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I see the following sequence and it's: $$h=1+4+4^2+\cdots+4^{X+Y}=\frac{4^{X+Y+1}-1}{4-1}$$

how we get this sequence?

I know this is a primary question but I confused :)

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  • $\begingroup$ Do you mean, how does one prove the formula for the sum of terms? $\endgroup$ Aug 24, 2014 at 16:55
  • $\begingroup$ Dear @Travis, I means how get this? $\endgroup$ Aug 24, 2014 at 16:56

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This is an example of a geometric series. Let's say we try to sum: $$S=1+r+r^2+r^3+\dotsb+r^n$$ In your example, $r=4$, and $n=X+Y$.

There is a well known "trick" for solving this. Multiply by $r$: $$Sr=r+r^2+r^3+\dotsb+r^n+r^{n+1}$$ Notice how this is the same thing as $S$, except without the $1$ at front and with an extra $r^{n+1}$ at the end. In fact: $$Sr=S-1+r^{n+1}$$ Solving: \begin{align} Sr&=S-1+r^{n+1} \\ Sr-S&=-1+r^{n+1} \\ S(r-1)&=r^{n+1}-1 \\ S&=\frac{r^{n+1}-1}{r-1} \end{align}

$$\fbox{$1+r+r^2+r^3+\dotsb+r^n=\dfrac{r^{n+1}-1}{r-1}$}$$

Plugging in $r=4$ and $n=X+Y$, we get your answer.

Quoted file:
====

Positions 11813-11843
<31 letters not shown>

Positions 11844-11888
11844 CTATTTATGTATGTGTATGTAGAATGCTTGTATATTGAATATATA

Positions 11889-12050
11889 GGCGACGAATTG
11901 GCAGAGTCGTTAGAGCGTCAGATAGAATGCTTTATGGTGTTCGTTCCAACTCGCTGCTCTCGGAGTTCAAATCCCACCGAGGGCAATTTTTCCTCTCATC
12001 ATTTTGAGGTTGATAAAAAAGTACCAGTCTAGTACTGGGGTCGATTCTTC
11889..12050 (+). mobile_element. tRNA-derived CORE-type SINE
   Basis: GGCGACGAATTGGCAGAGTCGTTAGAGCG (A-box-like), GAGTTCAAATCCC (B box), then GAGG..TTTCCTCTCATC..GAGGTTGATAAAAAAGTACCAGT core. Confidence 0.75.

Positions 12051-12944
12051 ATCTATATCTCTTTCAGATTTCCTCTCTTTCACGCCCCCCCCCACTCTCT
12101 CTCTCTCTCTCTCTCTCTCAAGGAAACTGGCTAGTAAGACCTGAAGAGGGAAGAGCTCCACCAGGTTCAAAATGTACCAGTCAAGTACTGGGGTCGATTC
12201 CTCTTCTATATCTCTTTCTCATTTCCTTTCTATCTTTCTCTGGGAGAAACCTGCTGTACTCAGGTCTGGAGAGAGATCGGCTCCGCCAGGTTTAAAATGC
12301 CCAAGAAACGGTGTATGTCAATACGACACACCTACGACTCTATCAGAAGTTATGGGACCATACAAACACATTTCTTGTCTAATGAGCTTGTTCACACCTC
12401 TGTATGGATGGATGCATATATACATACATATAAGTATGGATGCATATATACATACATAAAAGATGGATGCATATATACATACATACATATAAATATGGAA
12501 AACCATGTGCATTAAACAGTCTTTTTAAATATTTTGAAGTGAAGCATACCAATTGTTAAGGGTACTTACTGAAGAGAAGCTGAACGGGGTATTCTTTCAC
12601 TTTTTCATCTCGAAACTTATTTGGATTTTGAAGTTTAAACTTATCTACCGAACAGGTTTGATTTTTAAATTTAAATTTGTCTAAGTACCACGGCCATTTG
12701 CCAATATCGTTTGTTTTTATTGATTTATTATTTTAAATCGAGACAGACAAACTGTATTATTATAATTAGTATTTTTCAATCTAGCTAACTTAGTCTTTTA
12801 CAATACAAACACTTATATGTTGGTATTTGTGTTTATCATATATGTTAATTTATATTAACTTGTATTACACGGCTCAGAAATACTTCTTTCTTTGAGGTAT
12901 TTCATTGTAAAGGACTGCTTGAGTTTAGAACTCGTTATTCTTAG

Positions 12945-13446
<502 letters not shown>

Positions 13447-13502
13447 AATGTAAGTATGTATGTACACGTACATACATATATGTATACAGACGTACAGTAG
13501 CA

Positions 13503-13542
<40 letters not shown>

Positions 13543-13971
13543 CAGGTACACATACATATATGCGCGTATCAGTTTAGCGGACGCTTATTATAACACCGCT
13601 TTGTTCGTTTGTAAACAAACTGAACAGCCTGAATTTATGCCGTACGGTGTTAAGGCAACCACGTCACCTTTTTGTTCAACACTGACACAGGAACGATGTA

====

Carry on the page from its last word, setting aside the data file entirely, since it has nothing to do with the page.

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  • $\begingroup$ can we say sum is: $((4^{X+Y+1}-1)/3)-1?$ $\endgroup$ Aug 24, 2014 at 17:28
  • $\begingroup$ No. Why do you have the $-1$ at the end? It should just be: $$\frac{4^{X+Y+1}-1}{4-1}=\frac{4^{X+Y+1}-1}{3}$$without any $-1$s at the end. (If you were summing $4+4^2+\cdots+4^{X+Y}$ rather than $1+4+4^2+\cdots+4^{X+Y}$, then sure.) $\endgroup$ Aug 24, 2014 at 17:33
  • $\begingroup$ you means $4+...+4^X+Y=((4^{X+Y+1}-1)/3)-1 $ am I right? $\endgroup$ Aug 24, 2014 at 17:35
  • $\begingroup$ Yes. If we were to start with $4+\dotsb$ rather than $1+4+\dotsb$, then you would have to subtract off the $1$. However, in your Original Post, you asked the question with the $1$. $\endgroup$ Aug 24, 2014 at 17:37
  • $\begingroup$ yes, thankssss so muchhhhh $\endgroup$ Aug 24, 2014 at 17:38
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$$x^n-1=(x-1)(x^{n-1}+x^{n-2}+\cdots+x+1)$$

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This is a GP, where $a= $ first term=$1$, $r=$common ratio=$4$

Sum of GP is given by $\frac{a(r^n-1)}{r-1}$

$1+\underbrace{4+4^2+\cdots+4^{X+Y}}$
$1+\hspace{25 pt}X+Y\hspace{30 pt}$=n=Number of terms

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